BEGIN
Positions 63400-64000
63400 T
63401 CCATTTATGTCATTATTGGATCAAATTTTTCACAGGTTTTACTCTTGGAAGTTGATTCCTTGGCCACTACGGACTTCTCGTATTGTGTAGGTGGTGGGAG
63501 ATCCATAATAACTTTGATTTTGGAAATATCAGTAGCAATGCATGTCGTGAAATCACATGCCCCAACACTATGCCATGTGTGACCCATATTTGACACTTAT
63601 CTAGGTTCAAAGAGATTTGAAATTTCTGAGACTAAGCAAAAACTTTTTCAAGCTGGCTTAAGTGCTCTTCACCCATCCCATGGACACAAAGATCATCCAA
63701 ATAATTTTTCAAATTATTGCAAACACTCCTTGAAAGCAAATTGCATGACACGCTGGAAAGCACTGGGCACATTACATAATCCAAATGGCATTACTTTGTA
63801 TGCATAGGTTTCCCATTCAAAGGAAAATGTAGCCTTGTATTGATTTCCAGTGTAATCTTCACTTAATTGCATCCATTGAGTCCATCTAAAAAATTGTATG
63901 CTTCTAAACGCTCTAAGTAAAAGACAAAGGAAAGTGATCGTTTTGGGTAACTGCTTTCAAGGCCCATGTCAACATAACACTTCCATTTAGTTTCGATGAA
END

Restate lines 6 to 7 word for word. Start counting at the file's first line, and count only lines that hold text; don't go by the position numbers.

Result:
63701 ATAATTTTTCAAATTATTGCAAACACTCCTTGAAAGCAAATTGCATGACACGCTGGAAAGCACTGGGCACATTACATAATCCAAATGGCATTACTTTGTA
63801 TGCATAGGTTTCCCATTCAAAGGAAAATGTAGCCTTGTATTGATTTCCAGTGTAATCTTCACTTAATTGCATCCATTGAGTCCATCTAAAAAATTGTATG